- Don Hertzfeldt
A series of dark and troubling events force Bill to reckon with the meaning of his life—or lack thereof. Cult animator and Academy Award nominee filmmaker Don Hertzfeldt (Rejected, Billy’s Balloon, The Meaning of Life) has combined his recent “Bill” trilogy of short films into one seamless, beautiful, darkly comedic feature, blending traditional animation, experimental optical effects, trick photography, and new digital hybrids printed out one frame at a time.
“Imagine The Tree of Life’s dawn-of-creation sequence recreated with electrical tape and Popsicle sticks to equally dazzling effect, and you’ll have some idea of the magic that animator Don Hertzfeldt can work with stick figures and paper. A one-man operation in a medium overwhelmingly dominated by the industrial model, Hertzfeldt has built a dedicated following over the past two decades.” (Sam Adams, Onion AV Club)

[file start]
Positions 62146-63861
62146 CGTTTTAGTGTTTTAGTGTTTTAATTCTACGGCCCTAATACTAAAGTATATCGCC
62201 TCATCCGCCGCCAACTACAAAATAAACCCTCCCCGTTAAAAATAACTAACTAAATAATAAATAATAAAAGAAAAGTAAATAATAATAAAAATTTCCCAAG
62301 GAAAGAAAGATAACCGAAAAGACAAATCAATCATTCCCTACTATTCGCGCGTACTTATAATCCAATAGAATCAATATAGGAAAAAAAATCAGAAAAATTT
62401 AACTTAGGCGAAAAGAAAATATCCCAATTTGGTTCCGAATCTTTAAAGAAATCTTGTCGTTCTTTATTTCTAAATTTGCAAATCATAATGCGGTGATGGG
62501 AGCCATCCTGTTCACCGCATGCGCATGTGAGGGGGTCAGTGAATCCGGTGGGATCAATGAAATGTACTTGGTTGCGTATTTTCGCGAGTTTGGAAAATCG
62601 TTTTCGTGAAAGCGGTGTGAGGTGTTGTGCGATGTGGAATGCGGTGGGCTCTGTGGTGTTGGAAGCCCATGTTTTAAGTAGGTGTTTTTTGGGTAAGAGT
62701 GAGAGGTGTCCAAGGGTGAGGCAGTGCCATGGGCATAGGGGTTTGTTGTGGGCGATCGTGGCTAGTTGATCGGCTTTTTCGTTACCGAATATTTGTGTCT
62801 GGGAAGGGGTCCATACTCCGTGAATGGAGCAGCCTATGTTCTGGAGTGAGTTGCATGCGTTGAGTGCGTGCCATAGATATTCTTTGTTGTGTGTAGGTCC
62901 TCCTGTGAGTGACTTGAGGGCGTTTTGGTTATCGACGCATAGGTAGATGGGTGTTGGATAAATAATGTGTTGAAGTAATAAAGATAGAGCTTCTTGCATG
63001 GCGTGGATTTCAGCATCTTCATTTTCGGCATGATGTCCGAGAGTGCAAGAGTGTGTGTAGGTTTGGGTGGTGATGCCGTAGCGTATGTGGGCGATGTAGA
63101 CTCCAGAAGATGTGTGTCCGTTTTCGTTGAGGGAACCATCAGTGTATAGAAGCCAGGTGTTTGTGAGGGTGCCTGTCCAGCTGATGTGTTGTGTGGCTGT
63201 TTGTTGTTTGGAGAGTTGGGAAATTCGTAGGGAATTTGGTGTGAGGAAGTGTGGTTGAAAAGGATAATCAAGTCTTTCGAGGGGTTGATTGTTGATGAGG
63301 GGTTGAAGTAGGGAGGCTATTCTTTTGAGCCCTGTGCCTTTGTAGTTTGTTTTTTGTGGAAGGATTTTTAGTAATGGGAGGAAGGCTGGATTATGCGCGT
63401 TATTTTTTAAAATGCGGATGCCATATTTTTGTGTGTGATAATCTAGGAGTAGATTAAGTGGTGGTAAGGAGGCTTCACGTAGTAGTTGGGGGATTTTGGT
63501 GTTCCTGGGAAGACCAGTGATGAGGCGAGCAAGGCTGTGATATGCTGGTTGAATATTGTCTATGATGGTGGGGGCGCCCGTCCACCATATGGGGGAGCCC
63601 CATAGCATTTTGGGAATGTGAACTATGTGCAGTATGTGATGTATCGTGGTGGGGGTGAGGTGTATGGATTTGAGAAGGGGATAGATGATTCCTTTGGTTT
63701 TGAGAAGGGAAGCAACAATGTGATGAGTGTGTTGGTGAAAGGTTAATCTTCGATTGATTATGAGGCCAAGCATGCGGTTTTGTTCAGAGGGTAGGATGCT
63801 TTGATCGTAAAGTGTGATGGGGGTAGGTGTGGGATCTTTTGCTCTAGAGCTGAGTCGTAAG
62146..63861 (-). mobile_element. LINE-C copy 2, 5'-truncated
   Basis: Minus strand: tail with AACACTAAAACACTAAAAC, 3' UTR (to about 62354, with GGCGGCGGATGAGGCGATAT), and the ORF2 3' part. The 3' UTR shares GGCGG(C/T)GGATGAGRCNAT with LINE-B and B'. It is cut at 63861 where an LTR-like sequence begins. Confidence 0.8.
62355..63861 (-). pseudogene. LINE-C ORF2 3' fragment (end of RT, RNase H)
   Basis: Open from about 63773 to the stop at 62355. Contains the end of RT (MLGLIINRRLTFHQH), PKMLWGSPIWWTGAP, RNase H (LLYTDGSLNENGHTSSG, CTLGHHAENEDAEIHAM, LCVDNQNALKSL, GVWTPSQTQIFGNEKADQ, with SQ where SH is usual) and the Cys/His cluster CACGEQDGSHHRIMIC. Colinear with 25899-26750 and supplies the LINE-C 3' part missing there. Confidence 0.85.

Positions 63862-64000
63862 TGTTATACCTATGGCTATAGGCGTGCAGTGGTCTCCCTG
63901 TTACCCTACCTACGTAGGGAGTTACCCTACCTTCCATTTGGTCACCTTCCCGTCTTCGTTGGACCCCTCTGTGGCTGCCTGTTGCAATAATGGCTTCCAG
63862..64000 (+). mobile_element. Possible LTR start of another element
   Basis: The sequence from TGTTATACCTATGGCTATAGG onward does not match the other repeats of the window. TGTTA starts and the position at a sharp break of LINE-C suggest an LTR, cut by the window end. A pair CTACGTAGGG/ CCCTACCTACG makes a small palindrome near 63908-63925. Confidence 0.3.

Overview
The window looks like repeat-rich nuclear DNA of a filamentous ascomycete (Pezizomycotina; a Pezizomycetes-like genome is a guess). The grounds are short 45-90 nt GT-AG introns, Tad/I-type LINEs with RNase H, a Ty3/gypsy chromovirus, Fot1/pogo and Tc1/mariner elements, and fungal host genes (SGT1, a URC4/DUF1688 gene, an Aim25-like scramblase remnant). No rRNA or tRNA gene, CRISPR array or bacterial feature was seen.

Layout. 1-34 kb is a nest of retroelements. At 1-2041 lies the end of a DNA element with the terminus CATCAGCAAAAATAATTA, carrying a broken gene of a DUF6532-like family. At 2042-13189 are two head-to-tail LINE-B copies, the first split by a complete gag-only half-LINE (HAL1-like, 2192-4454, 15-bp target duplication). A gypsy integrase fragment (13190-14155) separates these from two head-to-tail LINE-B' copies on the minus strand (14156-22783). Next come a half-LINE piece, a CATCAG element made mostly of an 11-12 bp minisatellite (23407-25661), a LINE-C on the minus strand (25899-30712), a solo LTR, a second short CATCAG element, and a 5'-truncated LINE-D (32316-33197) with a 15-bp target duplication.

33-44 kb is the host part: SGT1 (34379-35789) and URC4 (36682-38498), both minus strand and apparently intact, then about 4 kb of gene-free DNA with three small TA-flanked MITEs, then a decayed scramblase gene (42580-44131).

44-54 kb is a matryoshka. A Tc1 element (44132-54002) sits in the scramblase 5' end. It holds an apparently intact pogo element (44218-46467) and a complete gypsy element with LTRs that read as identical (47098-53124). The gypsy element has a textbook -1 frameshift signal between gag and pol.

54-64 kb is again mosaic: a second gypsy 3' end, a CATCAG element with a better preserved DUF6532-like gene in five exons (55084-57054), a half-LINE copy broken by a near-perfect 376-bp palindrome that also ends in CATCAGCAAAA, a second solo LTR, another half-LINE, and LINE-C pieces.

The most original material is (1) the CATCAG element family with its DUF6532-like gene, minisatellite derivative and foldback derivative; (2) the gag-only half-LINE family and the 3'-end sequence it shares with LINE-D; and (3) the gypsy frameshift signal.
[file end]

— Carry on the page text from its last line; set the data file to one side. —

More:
The “Bill” Trilogy: Chapter One, Everything will be OK, won the Sundance Film Festival's Jury Award in Short Filmmaking and was named by many critics as one of the best films of 2007. Chapter Two, I am so proud of you, received twenty-seven awards and was described by the San Francisco International Film Festival as “[his] best yet… even the Hertzfeldt faithful may be too stunned to laugh.”
Nearly two years in the making, the 23-minute It’s such a beautiful day is Don’s longest, and most ambitious, piece to date: blending traditional animation, experimental optical effects, trick photography, and new digital hyrbids printed out one frame at a time, the movie was captured entirely on an antique 35mm animation stand, one of the last remaining cameras of its kind left in America.